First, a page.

June 12, 2012

Progress Continues on Tracks & Sign of Reptiles and Amphibians

Our progress continues on the new tracking book, Tracks & Sign of Reptiles and Amphibians. Alderleaf instructors Jason Knight and myself (Filip Tkaczyk) continue to travel throughout the country gathering data on reptiles and amphibians.

The last 2 trips I took for the book included a trip to California and a trip throughout the Southwest (which included the states of NV, AZ, UT and NM). The trip before that was a trip to Florida.

Our knowledge base continues to grow and we look forward to the completion of this project. Here are some highlights from the 2 recent trips.

A Desert Banded Gecko (Coleonyx variegatus) from the Mojave desert in California.

And here are the tracks of the same gecko species.

A very large red diamond rattlesnake (Crotalus ruber) from coastal southern California.

Here is a sand-adapted lizard species called the Mojave Fringe-toed lizard (Uma scoparia).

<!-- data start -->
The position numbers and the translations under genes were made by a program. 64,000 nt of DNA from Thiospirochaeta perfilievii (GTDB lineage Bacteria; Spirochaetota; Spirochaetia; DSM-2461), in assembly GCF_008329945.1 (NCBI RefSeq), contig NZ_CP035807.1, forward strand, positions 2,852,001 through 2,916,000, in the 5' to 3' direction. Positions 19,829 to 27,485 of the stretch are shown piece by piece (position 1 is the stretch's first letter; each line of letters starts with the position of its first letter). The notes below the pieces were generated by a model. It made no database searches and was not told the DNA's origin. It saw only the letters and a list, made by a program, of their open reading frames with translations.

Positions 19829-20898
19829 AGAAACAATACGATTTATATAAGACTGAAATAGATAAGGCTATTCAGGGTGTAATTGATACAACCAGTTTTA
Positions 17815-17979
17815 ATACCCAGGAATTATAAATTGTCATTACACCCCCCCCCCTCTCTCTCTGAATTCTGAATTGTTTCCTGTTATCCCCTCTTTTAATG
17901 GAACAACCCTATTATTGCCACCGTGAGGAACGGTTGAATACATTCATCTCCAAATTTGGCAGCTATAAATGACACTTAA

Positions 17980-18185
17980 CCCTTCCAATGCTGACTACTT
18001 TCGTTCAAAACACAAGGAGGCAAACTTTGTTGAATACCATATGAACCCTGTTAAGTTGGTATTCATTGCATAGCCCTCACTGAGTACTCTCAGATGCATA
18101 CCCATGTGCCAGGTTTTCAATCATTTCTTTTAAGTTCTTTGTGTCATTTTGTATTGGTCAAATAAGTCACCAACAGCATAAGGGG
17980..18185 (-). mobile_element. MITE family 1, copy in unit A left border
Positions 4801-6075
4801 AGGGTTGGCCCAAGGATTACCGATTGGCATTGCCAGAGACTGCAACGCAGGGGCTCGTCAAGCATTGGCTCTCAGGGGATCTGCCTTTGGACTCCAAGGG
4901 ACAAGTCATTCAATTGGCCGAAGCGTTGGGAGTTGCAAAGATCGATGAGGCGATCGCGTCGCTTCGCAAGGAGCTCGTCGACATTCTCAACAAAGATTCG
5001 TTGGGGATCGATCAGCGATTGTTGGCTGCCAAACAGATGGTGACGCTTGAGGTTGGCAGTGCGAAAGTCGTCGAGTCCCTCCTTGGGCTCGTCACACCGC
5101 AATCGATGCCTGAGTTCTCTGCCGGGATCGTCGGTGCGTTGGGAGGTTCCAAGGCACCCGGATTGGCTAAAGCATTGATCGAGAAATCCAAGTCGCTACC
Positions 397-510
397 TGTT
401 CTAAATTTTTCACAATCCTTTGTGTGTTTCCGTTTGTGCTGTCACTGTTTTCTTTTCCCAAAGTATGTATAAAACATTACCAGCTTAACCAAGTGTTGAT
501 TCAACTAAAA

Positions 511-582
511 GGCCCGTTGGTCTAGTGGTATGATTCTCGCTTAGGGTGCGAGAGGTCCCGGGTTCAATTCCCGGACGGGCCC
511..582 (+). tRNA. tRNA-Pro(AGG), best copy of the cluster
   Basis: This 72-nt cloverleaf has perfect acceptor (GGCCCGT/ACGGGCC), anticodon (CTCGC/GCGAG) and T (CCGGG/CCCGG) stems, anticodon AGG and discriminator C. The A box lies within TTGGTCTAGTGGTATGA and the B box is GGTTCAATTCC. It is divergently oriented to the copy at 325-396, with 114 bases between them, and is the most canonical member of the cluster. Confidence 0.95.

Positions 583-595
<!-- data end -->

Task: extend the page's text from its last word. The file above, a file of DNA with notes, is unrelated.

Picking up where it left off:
And here is a hind foot from a fringe-toed lizard.  Notice the enlarged scales on the toes that act like "snow shoes" for running on loose sand.

Here is a spikey-looking Blainville's horned lizard (Phrynosoma blainvillii).

Here are a few highlights from the research trip to Florida.

A young eastern coachwhip (Masticophis flagellum flagellum).  The large eyes demonstrate the dominant sense of this active hunter.

This is a beautiful and harmless scarlet kingsnake (Lampropeltis elapsoides), which displays an excellent color mimicry of the highly venomous eastern coral snake (Micrurus fulvius fulvius).

Here are the fragmented remains of an American alligator (Alligator mississippiensis).  These are the parts of the skull, lower mandible, and skin.


Look for more updates from the Alderleaf Blog soon!